There's a sense of familiarity to Sprouse's story: a celebrity finds a new calling and decides to diversify their brand into something completely different from what they're known for. But in Sprouse's case—unlike most celebrity- led businesses—it's no mere slap of an instantly recognisable name onto an endeavour. Mead is something that he's worked hard on and has excelled at, perhaps in spite of his famous name.
It's something he feels that every actor who made their start at a very young age experiences—imposter syndrome. While acting does require skill and talent, there's also that unavoidable unknown of being at the right place and at the right time.
"There's so much hard work that goes into acting. But this idea of 'I got a lucky break' is permeating through the entire industry. And so a lot of what I have done prove my own insecurity and say, you know, could I have done this without luck? Is there something that I have done that I'm skilled at?" he opines. "For me, seeing people—an audience that was already interested in that subject matter—come into the meadery, talk, try the mead and decide to go along on the ride with me, that has made me very, very happy."
That sense of personal accomplishment is by no means a sign for Sprouse to stop pushing himself. One of his biggest upcoming film projects is Turandot, an adaptation of the opera of the same name by Giacomo Puccini. The fantasy romance flick is a Chinese production directed by filmmaker Xiaolong Zheng and is entirely in Mandarin. And that only means that we'll be watching Sprouse acting in a language he's only learnt for the film. "It's a very difficult language. I mean, there's no way that I would be able to get all the lines perfect, right? So they're going to dub me," he cautions.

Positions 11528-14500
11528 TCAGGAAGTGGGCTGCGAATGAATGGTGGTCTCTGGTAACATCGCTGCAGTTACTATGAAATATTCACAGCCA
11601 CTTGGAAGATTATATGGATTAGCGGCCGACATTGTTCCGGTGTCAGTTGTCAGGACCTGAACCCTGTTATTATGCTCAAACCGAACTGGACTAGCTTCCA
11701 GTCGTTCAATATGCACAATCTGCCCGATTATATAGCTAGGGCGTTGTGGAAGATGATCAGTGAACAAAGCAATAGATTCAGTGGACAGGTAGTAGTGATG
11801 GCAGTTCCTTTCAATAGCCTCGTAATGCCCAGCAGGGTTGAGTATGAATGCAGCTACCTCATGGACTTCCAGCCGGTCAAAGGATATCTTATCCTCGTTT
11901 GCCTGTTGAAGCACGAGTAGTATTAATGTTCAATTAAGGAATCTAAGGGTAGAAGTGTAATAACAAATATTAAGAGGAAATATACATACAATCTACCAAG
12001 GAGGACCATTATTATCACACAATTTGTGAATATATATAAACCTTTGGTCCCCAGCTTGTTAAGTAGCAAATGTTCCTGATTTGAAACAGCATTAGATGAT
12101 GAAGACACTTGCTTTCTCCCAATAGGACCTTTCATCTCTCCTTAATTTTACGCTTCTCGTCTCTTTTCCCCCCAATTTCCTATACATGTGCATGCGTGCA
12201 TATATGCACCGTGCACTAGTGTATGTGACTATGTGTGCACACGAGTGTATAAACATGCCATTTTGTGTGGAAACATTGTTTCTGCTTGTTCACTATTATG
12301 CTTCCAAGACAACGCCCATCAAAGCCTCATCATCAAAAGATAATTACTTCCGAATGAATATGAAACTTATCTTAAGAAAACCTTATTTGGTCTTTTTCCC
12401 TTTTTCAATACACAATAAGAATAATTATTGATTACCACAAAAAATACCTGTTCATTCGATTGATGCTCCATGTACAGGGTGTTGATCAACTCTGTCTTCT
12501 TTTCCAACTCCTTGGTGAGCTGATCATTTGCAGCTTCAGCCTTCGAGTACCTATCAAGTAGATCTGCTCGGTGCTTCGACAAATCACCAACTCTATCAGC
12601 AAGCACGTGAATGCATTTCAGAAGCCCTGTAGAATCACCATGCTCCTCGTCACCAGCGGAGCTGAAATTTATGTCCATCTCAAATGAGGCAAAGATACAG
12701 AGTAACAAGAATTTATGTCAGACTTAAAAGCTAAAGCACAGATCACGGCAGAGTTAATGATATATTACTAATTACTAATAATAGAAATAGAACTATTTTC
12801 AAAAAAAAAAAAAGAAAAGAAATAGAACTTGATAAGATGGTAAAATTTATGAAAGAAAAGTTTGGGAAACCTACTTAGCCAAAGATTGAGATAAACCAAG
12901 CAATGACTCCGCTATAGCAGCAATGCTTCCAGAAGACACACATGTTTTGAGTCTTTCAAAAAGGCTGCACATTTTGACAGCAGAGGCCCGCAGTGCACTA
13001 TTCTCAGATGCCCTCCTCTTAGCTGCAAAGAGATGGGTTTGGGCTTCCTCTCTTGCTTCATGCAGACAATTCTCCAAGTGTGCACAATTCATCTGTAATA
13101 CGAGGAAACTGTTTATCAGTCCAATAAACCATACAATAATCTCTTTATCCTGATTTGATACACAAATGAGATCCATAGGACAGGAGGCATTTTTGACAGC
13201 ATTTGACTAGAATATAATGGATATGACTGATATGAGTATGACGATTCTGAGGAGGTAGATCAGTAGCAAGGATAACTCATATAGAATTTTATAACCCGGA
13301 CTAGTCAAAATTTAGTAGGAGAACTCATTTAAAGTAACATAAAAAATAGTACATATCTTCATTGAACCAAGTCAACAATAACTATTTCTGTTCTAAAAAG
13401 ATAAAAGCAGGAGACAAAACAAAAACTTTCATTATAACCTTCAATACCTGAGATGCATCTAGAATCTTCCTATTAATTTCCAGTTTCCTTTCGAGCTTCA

What we can safely expect to watch are scenes of Sprouse swordfighting and getting into battles on horseback. Being part of an action film has been a long-term goal of his and even better that Sprouse is able to do so in a market where he's not as recognisable.
But perhaps, what's even bound to be bigger is the return of the Sprouse twins in the same project. While Sprouse says that finding projects that are not "stupid or stereotypical" for twins are always a challenge, they've found one that's unique. He couldn't reveal details, but assures that "it's the only kind of project that my brother and I would do together in the future".
In any case, there is power in nostalgia. And whenever Sprouse chooses to deftly use that to his advantage to brew a historic moment in pop culture history, it would only prove that he still has it; mainstream or not.
Photography: Lenne Chai/ADB Agency
Styling: Savannah White/The Wall Group
Grooming: Melissa DeZarate/The Wall Group
Prop stylist: Lauren Walkup
Assistants: Joel Wolter, An Rong Xu & Louisiana Mei Gelpi
Styling assistant: Jye Leong
Location: 701West @ The Times Square Edition Hotel